Can building freeway caps be made economically feasible? Can they be made to pay for themselves or at least defray a significant part of the cost through public private partnerships or selling development rights? What is a freeway cap?
Like Boston’s “Big Dig,” which is credited both with massive costs and problems and with enormous revitalization, freeway caps cover freeways with usable land. However unlike the Big Dig, they take advantage of freeways which are already lowered via a canyon or excavation that occurred when the freeway was built. Thus, the most expensive component of the “Big Dig” is removed.
Los Angeles was well along the way to building two freeway caps over Highway 101 and creating parks on top – one downtown and one in Hollywood – before California’s redevelopment law was repealed. Some people in San Diego envisage a freeway cap that would reconnect its downtown to its famous Balboa Park but there are no real plans for building one, as is discussedin this YouTube Video, Freeway Caps- Pleasant But Pricey.
Do these projects need to be parks in order to benefit the community? Is private development on top politically, legally, or economically feasible? A panel discussion was held a few months ago to brainstorm strategies for keeping the Los Angeles freeway cap projects alive, including selling development rights, reported the California Planning & Development Report. Among the information divulged: CalTrans owns and jealously guards the air rights over freeways and in the present economy there is not enough development demand to build the density or height to significantly offset freeway cap construction costs.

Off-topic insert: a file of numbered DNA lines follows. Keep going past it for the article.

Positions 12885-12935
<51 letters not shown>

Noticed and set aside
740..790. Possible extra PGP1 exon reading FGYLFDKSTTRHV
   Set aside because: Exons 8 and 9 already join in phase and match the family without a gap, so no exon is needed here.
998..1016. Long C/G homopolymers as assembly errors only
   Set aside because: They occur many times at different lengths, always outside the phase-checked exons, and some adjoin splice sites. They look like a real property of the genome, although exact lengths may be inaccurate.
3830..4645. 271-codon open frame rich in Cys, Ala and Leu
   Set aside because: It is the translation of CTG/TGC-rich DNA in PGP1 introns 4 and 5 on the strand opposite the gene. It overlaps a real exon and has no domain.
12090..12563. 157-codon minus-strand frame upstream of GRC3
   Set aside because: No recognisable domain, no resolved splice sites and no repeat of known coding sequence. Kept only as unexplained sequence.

Freeway caps can go along way to repairing the damage to communities from 3/4 of a century of making automobile mobility the top priority; and to make better use of valuable downtown acreages. Hopefully, continued focus and discussion can find ways to make them economically feasible.
Freeway Caps- Pleasant But Pricey – YouTube, KPBS